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Arts Advocacy 101

March 5, 2009

With the arts being a tough sell to funders and policymakers of late, it's been gratifying to hear that the NEA is now hard at work soliciting grant applications. Only a few weeks ago, things looked extremely hazardous for the national arts funding body, what with the Coburn amendment threatening $50 million in federal stimulus package funds from going to the arts.

If the Coburn amendment was finally defeated, it was largely thanks to the efforts of arts advocates across the country in making a strong case for the social impact that the arts have on people's lives and writing countless letters and emails to persuade policymakers to stop this catastrophic amendment from passing.

At a free, three-hour seminar held by California Arts Advocates (CAA) and Arts Forum SF (AFSF) yesterday evening, I got an extremely important basic education in the art of arts advocacy.

Until I attended the seminar, led by Brad Erickson, president of CAA and co-founder of AFSF, Deborah Cullinan, co-founder of AFSF and CAA board member, and Karen Ames, communications consultant and arts advocate, I had thought of the term "advocacy" as something scary to do with knocking at politicians' doors and camping out on the front porches of their homes.

The seminar taught me some important things I didn't know about advocacy. I learned that there are many different ways to be an advocate, some of which I already do in my daily life -- like writing this blog for example. Knowing what you want to achieve and figuring out the wide range of people / organizations to advocate to was another revelation I learned from the seminar. For example, policymakers aren't the only people to lobby -- local businesses, heads of granting agencies, local labor and arts leaders and political aides are other people to reach out to.

I also discovered that advocacy is a two-way/reciprocal thing. It's not simply about asking for something; it's also about seeing how the goal that you want to achieve as an advocate lends a hand to / stands in solidarity with the advocacy goals of other individuals and organizations.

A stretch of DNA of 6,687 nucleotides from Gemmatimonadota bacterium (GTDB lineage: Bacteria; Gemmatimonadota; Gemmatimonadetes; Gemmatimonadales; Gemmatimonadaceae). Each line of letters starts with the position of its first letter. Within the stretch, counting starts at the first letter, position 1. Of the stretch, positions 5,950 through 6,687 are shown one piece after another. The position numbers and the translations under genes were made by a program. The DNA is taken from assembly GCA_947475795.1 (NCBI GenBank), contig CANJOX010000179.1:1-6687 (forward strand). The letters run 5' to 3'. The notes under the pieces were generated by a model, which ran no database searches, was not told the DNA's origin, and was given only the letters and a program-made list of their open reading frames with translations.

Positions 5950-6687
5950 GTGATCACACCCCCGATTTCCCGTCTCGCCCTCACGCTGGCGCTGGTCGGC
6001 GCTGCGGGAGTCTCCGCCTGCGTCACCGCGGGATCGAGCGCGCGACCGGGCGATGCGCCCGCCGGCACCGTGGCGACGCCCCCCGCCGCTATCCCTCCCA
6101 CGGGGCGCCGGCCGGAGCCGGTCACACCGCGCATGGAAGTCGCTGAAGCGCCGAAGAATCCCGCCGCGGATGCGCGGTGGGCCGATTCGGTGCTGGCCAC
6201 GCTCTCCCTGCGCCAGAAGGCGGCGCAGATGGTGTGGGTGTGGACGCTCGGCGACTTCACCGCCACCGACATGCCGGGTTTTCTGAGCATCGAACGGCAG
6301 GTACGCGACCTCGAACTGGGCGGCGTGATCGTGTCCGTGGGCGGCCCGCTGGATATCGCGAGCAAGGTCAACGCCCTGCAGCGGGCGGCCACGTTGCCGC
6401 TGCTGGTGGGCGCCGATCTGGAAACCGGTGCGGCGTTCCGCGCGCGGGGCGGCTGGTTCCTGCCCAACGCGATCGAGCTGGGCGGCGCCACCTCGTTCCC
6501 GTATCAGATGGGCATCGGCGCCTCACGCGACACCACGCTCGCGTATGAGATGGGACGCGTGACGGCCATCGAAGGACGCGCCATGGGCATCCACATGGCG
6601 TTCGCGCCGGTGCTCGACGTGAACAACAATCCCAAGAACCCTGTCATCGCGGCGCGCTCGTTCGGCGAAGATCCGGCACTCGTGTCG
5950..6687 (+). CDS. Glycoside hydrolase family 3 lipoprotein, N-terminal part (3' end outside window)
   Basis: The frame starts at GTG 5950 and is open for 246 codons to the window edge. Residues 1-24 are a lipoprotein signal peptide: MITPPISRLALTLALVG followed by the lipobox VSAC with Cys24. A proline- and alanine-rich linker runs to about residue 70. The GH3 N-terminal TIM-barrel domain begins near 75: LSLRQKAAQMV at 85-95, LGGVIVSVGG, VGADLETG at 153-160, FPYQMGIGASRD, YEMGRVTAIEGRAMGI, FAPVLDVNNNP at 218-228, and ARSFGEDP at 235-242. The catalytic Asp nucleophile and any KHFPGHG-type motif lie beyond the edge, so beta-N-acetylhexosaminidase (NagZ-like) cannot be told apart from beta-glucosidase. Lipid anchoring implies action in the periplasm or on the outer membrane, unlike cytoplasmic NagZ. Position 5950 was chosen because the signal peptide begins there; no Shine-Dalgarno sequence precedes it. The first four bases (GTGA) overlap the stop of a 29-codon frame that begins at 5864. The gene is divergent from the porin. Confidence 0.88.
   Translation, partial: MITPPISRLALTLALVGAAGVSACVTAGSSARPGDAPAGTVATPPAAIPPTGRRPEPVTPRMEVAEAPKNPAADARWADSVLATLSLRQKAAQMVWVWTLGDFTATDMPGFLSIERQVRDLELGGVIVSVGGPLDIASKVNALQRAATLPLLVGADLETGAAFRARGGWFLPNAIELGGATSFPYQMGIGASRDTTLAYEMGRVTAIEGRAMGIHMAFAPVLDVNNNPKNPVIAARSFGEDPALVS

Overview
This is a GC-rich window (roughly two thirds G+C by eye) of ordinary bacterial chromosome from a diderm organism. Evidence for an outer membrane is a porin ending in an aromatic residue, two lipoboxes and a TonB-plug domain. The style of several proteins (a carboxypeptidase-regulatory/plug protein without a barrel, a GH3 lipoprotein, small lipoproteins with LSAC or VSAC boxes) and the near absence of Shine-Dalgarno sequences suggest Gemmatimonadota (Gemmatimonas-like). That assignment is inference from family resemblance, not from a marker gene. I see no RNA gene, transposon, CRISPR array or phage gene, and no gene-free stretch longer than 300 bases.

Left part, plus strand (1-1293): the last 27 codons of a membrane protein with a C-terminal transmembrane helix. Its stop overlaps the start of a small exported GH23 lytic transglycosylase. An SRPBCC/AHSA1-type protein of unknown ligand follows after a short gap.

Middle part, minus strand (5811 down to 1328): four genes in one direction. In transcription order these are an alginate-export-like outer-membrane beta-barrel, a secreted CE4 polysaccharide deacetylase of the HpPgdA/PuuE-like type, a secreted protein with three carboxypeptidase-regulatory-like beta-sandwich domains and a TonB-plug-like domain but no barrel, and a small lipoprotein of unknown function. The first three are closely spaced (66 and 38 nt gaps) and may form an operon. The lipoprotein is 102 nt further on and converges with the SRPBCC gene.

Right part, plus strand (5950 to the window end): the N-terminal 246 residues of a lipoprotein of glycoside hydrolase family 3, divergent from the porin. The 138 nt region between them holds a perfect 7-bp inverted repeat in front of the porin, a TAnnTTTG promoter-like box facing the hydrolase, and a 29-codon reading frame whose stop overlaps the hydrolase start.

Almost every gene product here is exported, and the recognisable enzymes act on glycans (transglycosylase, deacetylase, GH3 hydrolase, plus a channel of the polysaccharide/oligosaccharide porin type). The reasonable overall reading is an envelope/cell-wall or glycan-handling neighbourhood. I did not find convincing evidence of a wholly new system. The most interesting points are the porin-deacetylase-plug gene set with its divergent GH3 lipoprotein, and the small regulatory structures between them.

The two biggest revelations of the seminar were to do with letter-writing and talking to politicians on both sides of the fence. I've been rather skeptical about the efficacy of writing letters to politicians in the past, even though I do it on occasion. I just can't believe that they actually pay attention to what I'm saying. But the workshop leaders insisted that the correspondence that policymakers receive from constituents really does make a difference. The volume of letters and emails counts as much as the messages contained within them.

In terms of the second revelation of the evening, I was interested to hear that advocating to politicians who don't support your wishes is a good thing to do. Never assume that just because someone doesn't share your opinion about, say, the importance of art in getting crime off the streets, that they can't be persuaded to support your proposal. Similarly, it's bad to assume that a politician who usually comes out in support of the arts will automatically get behind your advocacy goals. Both sides of the fence need to be treated with equal respect and persuasion.

Finally, here's the oddest bit of information I heard at the seminar: Even in these technological times, the best way to get a policymaker to pay attention to your request is by writing a hand-written letter and sending it via snail mail to his or her office.

I hope Brad, Karen and Deborah will run more workshops like this one in the future. This sort of training should be mandatory for anyone working or hoping to pursue a career in the arts. In fact, MFA arts programs should offer it as part of their core curricula.

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